Only those who have gone through a divorce know how painful it is and, perhaps, more so within the south Asian community because of outdated attitudes.
But now an empowered generation is changing that and taking control of their lives, which means divorce is openly discussed and individuals are no longer forced to stay in a marriage.
East London-based Sonia Gupta went a step further and threw herself a divorce party after a challenging separation. The 46-year-old told her story, from her marriage breaking down to being brave enough to rebuild her life, separate, and throw the most unique but liberating party of her life.
In 2010 I realised my seven-year marriage wasn’t what I thought it was. Two years later, after trying to make it work, it dawned on me that I needed to get out.
There were several reasons why the marriage didn’t work. Being from the Asian community, I understood how challenging a separation would be, but never realised how difficult until the wheels were in motion. I had already given up my career to meet his expectations. I was now working part time for my parents and had two young children. My (now ex) husband had worked for my parents for several years.
When I told my family I wanted a divorce, there was uproar and no support. My parents couldn’t see the truth and were on his side. They were absolutely blinded and could only see that we had to stay together for the sake of our children.
He had manipulated them completely. My mental health was irrelevant, and my marriage was broken completely. I had no emotional support and nowhere to turn. My family just couldn’t understand why I wanted to be free. I felt trapped in prison and could see no way out. After much struggle, I decided to start over again, by building my life back up, to eventually free myself.
I left the family business against their wishes and restarted my career. I worked part time, as I still had to ‘fulfil’ all my wife and mum duties. He and my family thought that was my job. He continued working for my parents. Slowly, as my boys got older, I increased my working hours and got my career back on track by 2016.
By 2017, there was still very little emotional support from my family with regards to divorcing, but at least I had some kind of life now. I loved my job, and my boys were doing well. But I was deeply unhappy.
You may ask, ‘well why didn’t I just leave?’ The simple answer was that I love my family and desperately wanted their approval. They couldn’t understand my deep pain and saw him as some sort of a golden boy.
My parents saw me as the difficult one, wanting to cause upheaval. I basically needed to put up and shut up, no matter what was going on behind closed doors.
For more than seven years, I was at constant war with my parents, while they treated him like a king. He knew they were not supportive of me wanting to divorce, so he took full advantage and manipulated them against me even more. Then in late 2017, they fell out with him over business and finally saw what I had been going on about for years.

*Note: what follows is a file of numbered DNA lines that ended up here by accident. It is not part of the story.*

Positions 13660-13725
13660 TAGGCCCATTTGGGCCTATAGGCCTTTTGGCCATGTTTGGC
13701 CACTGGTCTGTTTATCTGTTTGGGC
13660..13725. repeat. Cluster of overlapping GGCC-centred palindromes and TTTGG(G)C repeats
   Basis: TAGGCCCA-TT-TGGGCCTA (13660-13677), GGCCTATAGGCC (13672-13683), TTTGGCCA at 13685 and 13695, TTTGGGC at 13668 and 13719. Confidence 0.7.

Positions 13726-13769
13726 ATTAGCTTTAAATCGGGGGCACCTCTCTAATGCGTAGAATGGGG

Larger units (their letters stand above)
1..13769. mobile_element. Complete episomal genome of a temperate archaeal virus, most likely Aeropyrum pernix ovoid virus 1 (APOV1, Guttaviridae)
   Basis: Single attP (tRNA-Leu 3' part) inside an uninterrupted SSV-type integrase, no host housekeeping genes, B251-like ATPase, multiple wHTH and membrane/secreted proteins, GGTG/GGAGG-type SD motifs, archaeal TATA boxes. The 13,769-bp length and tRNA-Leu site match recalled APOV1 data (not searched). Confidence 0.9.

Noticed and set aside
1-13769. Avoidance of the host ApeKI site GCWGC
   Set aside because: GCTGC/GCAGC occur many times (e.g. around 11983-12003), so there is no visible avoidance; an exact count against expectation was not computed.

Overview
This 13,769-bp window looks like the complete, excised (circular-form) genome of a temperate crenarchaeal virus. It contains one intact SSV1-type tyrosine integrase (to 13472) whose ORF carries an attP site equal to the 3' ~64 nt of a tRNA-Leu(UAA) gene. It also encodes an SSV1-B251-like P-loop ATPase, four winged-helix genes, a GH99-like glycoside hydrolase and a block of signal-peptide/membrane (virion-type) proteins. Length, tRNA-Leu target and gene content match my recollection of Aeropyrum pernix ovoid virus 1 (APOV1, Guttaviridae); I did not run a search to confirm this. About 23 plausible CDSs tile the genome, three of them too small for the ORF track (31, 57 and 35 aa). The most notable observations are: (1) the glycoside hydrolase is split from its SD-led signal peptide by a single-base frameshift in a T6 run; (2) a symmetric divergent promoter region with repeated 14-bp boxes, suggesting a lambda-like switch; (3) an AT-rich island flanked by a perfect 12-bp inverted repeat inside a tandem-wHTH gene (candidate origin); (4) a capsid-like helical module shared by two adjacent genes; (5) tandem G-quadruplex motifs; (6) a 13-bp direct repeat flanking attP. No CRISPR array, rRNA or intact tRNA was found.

Finally, I thought about freedom, but this led to battle number two of the divorce proceedings and money. I wanted out, but he decided to drag my whole family through court, including my sister and elderly parents.
In 2018 divorce proceedings began, while we both lived under the same roof. But I now had the support of my family. And without them, I wouldn’t have been able to tell my story. We had tears, arguments, and breakdowns, but ultimately my family now supported me and could see how much I needed to be free.
Three years and multiple court dates later, I was finally liberated. I never thought this day would come. The hardest part was living under the same roof for over 10 years. Without going into all the details, it was not a pleasant atmosphere. Just imagine going to court, fighting my corner, and coming back to the same house.
I was tried and tested in ways that I thought were unimaginable. The emotional impact it had on me and my children was unreal. I am extremely blessed to have level-headed boys, who kept me going. There never has or ever will be a custody battle. No matter what happened between me and my ex-husband, he is still their dad and how their relationship develops is down to them.
My friends, family and work family have been with me on this journey for years, through lows, tantrums, tears and finally the high of freedom. I cannot thank them enough for their support.
Once the separation was finalised, I threw a divorce party. It wasn’t just to celebrate my freedom, but also to honour all those, including my girl squad, who stuck by me. I wanted the divorce party to be colourful, bright, magical, and filled with unicorns. I asked guests to arrive in their most colourful outfits. I wanted to show all my loved ones I had come out of the other side and thanked them for their endless support.
One friend said to me: “You have proved that whatever life throws at you, you’re tough enough and worthy enough to take it in your stride and come out fighting like the badass b*tch you are! You’re my soldier princess – now go straighten your crown and hold your head up high.” That is what I now do every day.